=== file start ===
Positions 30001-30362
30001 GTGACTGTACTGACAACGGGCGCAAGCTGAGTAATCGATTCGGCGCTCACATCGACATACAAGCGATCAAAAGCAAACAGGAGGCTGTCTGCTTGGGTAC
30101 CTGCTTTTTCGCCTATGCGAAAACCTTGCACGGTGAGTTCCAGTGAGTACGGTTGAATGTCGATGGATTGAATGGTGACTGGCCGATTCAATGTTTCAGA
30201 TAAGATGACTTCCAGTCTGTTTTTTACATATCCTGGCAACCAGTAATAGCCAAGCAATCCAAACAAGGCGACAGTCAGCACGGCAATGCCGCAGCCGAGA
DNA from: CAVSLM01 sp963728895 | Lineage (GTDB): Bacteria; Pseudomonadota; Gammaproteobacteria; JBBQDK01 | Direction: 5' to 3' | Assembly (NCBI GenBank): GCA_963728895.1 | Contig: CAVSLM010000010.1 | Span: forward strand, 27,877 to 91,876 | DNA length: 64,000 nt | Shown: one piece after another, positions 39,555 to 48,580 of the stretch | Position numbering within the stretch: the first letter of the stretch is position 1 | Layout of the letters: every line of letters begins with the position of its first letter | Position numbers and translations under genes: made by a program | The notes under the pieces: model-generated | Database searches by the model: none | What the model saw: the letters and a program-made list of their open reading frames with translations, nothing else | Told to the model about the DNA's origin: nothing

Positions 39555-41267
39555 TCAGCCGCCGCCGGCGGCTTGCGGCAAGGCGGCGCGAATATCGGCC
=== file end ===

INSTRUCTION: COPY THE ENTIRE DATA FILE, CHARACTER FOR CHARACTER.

Positions 30001-30362
30001 GTGACTGTACTGACAACGGGCGCAAGCTGAGTAATCGATTCGGCGCTCACATCGACATACAAGCGATCAAAAGCAAACAGGAGGCTGTCTGCTTGGGTAC
30101 CTGCTTTTTCGCCTATGCGAAAACCTTGCACGGTGAGTTCCAGTGAGTACGGTTGAATGTCGATGGATTGAATGGTGACTGGCCGATTCAATGTTTCAGA
30201 TAAGATGACTTCCAGTCTGTTTTTTACATATCCTGGCAACCAGTAATAGCCAAGCAATCCAAACAAGGCGACAGTCAGCACGGCAATGCCGCAGCCGAGA
DNA from: CAVSLM01 sp963728895 | Lineage (GTDB): Bacteria; Pseudomonadota; Gammaproteobacteria; JBBQDK01 | Direction: 5' to 3' | Assembly (NCBI GenBank): GCA_963728895.1 | Contig: CAVSLM010000010.1 | Span: forward strand, 27,877 to 91,876 | DNA length: 64,000 nt | Shown: one piece after another, positions 39,555 to 48,580 of the stretch | Position numbering within the stretch: the first letter of the stretch is position 1 | Layout of the letters: every line of letters begins with the position of its first letter | Position numbers and translations under genes: made by a program | The notes under the pieces: model-generated | Database searches by the model: none | What the model saw: the letters and a program-made list of their open reading frames with translations, nothing else | Told to the model about the DNA's origin: nothing

Positions 39555-41267
39555 TCAGCCGCCGCCGGCGGCTTGCGGCAAGGCGGCGCGAATATCGGCC